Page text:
There is perhaps no enterprise business role more visible, or more studied than sales. After all, we not only keep score of their successes and failures, we publish them widely for their peers and all the world to see. Yet despite the scrutiny, what do we really understand about the motivations and subsequent behaviors of high-performing sales people?

SiriusDecisions set out to answer these questions in a comprehensive survey of sales reps conducted earlier this year. The 2016 Sales Talent Survey, completed in February 2016, surveyed B2B sales professionals from a cross-section of organizations. Respondents came from 26 industries, with the heaviest representation in software, technology hardware, telecommunications and materials management.

We’ve highlighted some of the most intriguing results below, and also shared some recommendations for sales pros interested in understanding how to translate this data for their own teams.

First, what constitutes a high-performer? For the purposes of the research, SiriusDecisions qualified high performers as reps who achieved their quota goals for 2 years or more. This group was comprised of:

  • 56% Baby Boomers
  • 15% Millennials
  • 55% who had more than 20 years of sales experience

On the War for Sales Talent

  • Only 4% of high-performing sales reps are actively in the job market
  • 46% of high-performing sales reps intend to leave their current jobs in the next 3 years
  • Millennials are 58% more likely to have sought a new position in the previous 2 years

On Money & Motivation

  • 93% of high performers say meaningful work is slightly more important than compensation
  • High performers were 27% less likely to be interested in a sales management role
  • High performers were 56% more likely to turn down a sales job offer over concerns about company leadership, viability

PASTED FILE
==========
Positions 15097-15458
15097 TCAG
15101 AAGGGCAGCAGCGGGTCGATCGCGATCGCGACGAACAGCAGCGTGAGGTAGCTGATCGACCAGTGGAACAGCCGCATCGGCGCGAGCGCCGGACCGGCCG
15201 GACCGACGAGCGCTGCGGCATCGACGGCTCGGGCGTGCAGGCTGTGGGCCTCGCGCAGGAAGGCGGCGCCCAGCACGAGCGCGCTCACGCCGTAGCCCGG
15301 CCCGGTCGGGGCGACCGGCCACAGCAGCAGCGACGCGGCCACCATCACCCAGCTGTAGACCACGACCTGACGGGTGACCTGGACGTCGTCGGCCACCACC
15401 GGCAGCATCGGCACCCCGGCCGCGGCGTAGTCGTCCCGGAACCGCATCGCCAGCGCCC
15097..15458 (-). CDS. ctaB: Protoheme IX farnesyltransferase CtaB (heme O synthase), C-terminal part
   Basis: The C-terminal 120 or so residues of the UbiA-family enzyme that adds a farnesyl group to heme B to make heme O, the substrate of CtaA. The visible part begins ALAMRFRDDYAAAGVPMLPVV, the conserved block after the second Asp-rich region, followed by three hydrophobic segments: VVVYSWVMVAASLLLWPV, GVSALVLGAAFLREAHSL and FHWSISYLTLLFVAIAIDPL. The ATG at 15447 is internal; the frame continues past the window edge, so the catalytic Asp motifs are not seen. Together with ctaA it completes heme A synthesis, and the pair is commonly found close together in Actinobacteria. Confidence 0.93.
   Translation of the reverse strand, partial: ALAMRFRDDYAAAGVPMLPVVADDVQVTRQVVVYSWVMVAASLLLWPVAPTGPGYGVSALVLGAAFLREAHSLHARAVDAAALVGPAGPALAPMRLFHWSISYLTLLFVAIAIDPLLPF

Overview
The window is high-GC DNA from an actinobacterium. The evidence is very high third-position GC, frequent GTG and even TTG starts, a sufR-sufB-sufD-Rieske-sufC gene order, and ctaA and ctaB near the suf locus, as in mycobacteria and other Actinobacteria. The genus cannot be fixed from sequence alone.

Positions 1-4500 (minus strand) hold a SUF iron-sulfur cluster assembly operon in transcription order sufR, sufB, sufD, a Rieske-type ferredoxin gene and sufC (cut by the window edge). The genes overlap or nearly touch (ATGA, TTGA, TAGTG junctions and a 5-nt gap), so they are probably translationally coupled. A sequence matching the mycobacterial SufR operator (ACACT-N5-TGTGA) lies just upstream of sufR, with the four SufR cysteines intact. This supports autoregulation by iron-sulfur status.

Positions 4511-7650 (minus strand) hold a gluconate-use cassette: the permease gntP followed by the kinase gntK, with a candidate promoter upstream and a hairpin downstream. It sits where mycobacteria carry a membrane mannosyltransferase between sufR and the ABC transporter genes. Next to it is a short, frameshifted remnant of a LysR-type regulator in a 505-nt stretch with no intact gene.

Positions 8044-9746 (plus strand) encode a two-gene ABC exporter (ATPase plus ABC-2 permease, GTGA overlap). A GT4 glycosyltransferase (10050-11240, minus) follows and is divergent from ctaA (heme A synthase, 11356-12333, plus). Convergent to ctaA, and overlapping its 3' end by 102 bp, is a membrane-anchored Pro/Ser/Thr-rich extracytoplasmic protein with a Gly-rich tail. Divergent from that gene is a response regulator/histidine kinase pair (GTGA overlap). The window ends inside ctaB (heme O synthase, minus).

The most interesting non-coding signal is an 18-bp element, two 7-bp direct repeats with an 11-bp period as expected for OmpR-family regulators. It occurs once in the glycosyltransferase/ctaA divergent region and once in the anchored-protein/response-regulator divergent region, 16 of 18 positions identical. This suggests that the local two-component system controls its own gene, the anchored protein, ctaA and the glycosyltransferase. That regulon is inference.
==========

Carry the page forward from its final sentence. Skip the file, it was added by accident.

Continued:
• 82% of Millennials ranked access to leadership,  meaningful work, and company vision as equal to targeted earnings in importance

On the Role of Front-Line Sales Managers

  • 77% of sales candidates see the direct manager as the most influential person in the hiring process
  • 49% of high performers identify onboarding as very to extremely important when considering a new position, but
  • Only 6% of sales managers indicated they were completely ready and able to coach and mentor new hires

On Learning & Coaching Preferences

  • Millennials had a 71% higher affinity for high-touch training tactics (e.g. manager-led, role play, etc.)
  • High performers were 12% more likely to place high emphasis on formal training for products, messaging, and sales methodologies
  • 70% of high performers see coaching and collaboration as very important to their job performance, and yet...
  • 22% receive no coaching at all

Key Takeaways for Sales Leadership and Enablement Professionals

  • Sales enablement pros should take a more proactive role in the hiring and recruiting process for new reps, ideally centered on a specific, activity-based competency model that identifies what reps at your organization need to know and do to be successful
  • We know that sales coaching is critical, but it must be done effectively to deliver the promised benefits. Good sales coaching is about listening and demonstrating what “good” looks like—not simply telling reps what to do.
  • And when they do coach, sales leaders must focus on skills, not just immediate deals, to help more reps move up the ranks and become high performers.
  • Close collaboration with sales operations can help measure your efforts and provide the critical analytics required to assess progress against KPIs
  • Emerging, data-driven tools like Qstream can help sales team manage and measure sales behavior change at scale, while providing the critical reinforcement both experienced and new reps need for long-term retention and adoption.


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